A month ago we held the first European Data and Computational Journalism Conference in Dublin, Ireland. This is a long overdue post about that event.
The conference idea started as all good ideas do, in the pub and with a tweet. It was at a social event during ICWSM ‘16 where I was first introduced to Bahareh Heravi, a data journalism lecturer from UCD. We talked briefly about the things we’re doing in Cardiff with the CompDJ MSc, and she spoke about her plans to introduce something similar in Dublin. A long time passed, and she got in touch over Twitter to ask if I was interested in organising a conference with her, to cover Data and Computational Journalism. Always keen to say yes to things that aren’t technically part of my day-to-day job and that will cause me a lot of work, I jumped straight in, dragging m’colleague Glyn along for the ride.
We spent several weeks having Skype calls to discuss and plan the conference, getting a website together, releasing the call for papers, organising the programme committee, managing the reviews, selecting talks, creating the programme, and then getting tickets on sale for the conference. It was a bit of a mad rush, but by June we were starting to see tickets sold, and had an excellent line up of speakers for the day. All I had to do then was sit back and wait to see if people turned up. Bahareh had less of an easy time, as she was hosting the thing, so spent many hundreds of hours organising the logistics of the event, the catering, lanyards, bags, souvenirs and all the other things that go into making a successful conference - a huge amount of work for which we are truly grateful!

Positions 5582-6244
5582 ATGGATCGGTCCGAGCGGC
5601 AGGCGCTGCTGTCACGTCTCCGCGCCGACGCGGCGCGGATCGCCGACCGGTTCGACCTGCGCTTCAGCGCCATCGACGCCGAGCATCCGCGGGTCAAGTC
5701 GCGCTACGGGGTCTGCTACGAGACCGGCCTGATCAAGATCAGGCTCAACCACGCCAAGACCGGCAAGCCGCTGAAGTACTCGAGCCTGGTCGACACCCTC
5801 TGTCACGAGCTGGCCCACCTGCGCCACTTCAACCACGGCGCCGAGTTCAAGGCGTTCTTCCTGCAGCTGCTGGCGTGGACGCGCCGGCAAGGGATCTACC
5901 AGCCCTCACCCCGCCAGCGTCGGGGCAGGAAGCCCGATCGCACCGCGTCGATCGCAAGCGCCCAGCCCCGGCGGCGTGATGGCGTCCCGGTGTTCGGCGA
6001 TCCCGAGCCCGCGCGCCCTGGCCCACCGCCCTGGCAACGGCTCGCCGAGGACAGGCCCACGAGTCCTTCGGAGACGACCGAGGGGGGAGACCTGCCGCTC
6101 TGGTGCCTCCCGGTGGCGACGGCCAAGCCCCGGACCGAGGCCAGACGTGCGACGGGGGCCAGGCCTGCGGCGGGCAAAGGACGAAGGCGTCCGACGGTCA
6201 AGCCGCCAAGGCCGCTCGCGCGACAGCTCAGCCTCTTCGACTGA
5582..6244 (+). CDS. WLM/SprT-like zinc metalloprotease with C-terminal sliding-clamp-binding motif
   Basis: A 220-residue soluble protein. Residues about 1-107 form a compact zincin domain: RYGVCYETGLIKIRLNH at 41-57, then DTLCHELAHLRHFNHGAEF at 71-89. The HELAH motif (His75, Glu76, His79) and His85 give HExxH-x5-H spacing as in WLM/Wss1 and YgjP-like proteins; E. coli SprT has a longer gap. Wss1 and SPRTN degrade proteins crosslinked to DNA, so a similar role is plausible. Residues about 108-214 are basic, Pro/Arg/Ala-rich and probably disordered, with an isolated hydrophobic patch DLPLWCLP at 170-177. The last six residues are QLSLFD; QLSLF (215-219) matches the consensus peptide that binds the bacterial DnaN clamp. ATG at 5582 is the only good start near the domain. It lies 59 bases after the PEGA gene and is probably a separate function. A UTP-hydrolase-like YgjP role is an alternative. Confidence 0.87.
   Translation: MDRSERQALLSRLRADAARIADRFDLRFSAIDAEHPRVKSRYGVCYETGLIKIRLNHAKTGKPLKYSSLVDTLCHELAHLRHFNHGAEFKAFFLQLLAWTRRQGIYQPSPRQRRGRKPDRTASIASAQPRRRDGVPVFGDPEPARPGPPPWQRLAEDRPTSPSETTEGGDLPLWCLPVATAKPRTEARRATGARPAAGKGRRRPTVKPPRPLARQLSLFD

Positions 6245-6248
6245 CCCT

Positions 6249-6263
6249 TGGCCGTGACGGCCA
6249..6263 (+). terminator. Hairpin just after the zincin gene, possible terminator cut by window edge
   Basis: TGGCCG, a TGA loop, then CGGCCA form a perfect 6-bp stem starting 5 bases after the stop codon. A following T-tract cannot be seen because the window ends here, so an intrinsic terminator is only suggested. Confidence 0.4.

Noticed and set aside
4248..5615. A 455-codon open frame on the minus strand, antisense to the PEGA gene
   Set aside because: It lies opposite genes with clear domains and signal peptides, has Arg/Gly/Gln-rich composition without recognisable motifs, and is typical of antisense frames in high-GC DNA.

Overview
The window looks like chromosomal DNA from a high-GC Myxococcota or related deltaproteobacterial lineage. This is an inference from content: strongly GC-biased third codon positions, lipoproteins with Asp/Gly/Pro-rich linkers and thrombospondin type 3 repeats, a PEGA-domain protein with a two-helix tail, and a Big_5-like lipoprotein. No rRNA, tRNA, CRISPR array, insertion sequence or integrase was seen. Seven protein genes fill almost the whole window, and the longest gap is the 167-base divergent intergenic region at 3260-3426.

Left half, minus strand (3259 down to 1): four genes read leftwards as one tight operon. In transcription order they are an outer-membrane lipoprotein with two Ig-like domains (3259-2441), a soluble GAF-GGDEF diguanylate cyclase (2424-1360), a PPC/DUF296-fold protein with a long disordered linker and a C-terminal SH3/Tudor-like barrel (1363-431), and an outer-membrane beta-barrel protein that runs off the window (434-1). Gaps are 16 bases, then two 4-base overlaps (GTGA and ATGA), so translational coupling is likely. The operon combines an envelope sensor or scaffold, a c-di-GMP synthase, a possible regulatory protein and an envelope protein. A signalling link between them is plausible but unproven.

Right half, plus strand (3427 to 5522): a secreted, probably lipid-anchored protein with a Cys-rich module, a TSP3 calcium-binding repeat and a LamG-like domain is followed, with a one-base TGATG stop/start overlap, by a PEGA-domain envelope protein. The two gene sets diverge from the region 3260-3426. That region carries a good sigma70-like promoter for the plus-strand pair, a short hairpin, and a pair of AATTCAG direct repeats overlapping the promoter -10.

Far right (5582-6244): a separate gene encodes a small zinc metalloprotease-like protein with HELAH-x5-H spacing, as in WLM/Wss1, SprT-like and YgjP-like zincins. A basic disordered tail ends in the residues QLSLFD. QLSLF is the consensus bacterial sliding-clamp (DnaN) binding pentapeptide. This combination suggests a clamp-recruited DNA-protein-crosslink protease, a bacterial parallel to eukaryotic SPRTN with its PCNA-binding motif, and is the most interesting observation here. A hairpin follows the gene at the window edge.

When we initially spoke about the conference, we wanted to make sure we had a mix of industry and academia, and that it really was a mix. Bahareh had had a disappointing time at another DataJ conference where an academic track was included, but kept totally separate from the industry track, which resulted in a lack of discussion between the two groups of participants. This was something we were determined to avoid at all costs. We were also unsure about whether there was an appetite for this sort of conference. Our initial aim was that if we had about 50 people turn up, we’d count it as a success. In the end, we had just over 100 people through the doors, which was amazing, and there was a real mix of people from academia and industry. There was a diverse set of talks, on a range of topics, and it was really nice to see industry types asking questions of the academics, and vice versa. We also avoided the dreaded ‘all-male’ lineup, with a majority of talks being given by females. The proceedings from the conference are now available, if you’re interested.
The conference was followed by a couple of half-day workshops: an introduction to Data Journalism, and an Unconference, both of which were received very well.
All in all, a really successful event. I met a lot of interesting people and made some good contacts for the future. There were a lot of interesting discussions and I came home full of ideas for things to introduce within our teaching and research.
It was such a good time, we’re doing it all over again. DataJConf 2018 will be held here in Cardiff. So I guess this time it’ll be Glyn’s turn to do all the running around organising things…